Butler learned that in the late stages of the war there had been grave concern among many Conservatives that Churchill was sacrificing the long-term interests of Britain and its Empire in order to placate both Moscow and Washington. Churchill had agreed under great pressure to the Morgenthau Plan (Morgenthau was an American Jew) which would have destroyed Germany's status as a major European nation, leaving the USSR dominant in Western Europe. The Plan had been drafted by top secret communists, including Harry Dexter White, inside the Roosevelt administration.
Concern with Churchill
Butler's insight into Churchill's behaviour was deepened by a meeting at the 1979 World Anti-Communist Conference in Washington with Boris Baganov, a former secretary of Joseph Stalin. Baganov assured Butler that Churchill had been blackmailed at Yalta and stated that the Kremlin had a massive dossier on the British Prime Minister, who had a number of personal as well as political skeletons in his closet. Butler had also learned that King George VI and his Queen had had no confidence in Churchill in the early years of his prime ministership, since they doubted he had the stability and ability to adopt the type of diplomacy necessary to avoid a world war - not policy of peace at any price, but one which sought to protect the long term interests of the British world.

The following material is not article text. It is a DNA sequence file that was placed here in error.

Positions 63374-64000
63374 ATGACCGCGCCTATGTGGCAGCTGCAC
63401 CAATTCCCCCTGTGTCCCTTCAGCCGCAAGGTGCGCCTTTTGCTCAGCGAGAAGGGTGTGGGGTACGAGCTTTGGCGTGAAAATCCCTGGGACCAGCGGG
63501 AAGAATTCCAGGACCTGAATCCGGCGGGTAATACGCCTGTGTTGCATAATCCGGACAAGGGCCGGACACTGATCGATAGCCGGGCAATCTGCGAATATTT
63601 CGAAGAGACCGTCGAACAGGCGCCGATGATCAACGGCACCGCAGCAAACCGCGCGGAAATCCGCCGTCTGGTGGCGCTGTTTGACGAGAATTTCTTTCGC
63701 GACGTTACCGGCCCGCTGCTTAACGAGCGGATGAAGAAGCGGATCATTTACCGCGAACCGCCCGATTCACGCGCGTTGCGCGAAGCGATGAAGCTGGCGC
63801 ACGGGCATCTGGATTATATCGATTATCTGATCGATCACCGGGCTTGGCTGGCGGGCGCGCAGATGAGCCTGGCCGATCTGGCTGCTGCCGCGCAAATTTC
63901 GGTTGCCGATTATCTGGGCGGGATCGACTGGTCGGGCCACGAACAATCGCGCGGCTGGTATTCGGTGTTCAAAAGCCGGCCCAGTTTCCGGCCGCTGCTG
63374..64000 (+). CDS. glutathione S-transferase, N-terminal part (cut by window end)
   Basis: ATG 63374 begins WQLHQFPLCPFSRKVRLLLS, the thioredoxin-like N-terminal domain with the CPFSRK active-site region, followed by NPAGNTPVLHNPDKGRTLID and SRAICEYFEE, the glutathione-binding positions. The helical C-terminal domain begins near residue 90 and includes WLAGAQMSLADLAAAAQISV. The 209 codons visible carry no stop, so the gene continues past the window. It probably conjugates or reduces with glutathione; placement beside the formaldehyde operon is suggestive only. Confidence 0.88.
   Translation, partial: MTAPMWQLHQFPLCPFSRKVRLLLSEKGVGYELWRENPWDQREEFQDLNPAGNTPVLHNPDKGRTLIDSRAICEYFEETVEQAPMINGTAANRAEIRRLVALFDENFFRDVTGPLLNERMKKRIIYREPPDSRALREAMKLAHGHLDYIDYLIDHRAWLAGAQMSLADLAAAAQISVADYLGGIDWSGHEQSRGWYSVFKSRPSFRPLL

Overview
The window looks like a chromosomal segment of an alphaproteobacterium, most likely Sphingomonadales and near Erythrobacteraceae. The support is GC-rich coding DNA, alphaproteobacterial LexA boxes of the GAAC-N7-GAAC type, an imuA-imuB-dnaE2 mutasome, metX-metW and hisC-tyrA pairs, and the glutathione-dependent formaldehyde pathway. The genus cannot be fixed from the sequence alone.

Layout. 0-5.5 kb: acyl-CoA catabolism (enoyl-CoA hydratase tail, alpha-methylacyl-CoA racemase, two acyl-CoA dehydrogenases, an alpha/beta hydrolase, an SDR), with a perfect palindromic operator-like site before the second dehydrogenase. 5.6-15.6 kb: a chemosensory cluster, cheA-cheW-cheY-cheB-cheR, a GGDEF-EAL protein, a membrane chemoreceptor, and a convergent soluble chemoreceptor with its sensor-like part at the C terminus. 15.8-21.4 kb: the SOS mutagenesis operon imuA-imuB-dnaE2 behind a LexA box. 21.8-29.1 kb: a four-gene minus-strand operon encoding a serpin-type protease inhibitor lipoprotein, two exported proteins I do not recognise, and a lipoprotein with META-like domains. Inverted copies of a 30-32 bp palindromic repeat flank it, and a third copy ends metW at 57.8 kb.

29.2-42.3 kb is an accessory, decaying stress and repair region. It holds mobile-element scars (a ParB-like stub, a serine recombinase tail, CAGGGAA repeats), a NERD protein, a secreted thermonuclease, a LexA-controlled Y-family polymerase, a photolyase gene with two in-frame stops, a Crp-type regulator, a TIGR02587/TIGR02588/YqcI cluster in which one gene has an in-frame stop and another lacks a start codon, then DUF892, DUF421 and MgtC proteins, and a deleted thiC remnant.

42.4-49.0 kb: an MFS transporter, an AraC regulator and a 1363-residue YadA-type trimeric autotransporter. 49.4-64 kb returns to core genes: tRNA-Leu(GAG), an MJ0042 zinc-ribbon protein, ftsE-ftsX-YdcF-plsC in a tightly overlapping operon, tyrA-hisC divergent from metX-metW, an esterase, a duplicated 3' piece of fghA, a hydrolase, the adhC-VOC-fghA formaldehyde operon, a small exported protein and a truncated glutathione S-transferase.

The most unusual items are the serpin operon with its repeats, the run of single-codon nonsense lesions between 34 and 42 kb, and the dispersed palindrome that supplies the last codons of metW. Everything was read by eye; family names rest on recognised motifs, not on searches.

A gift in Canadian Dollars to assist African children, presented to Rhodesian Minister of External Affairs and Defence, Lord Graham, by Mr. Eric Butler on behalf of Canadian National Director Ron Gostick and members of the Canadian League of Rights. August 1967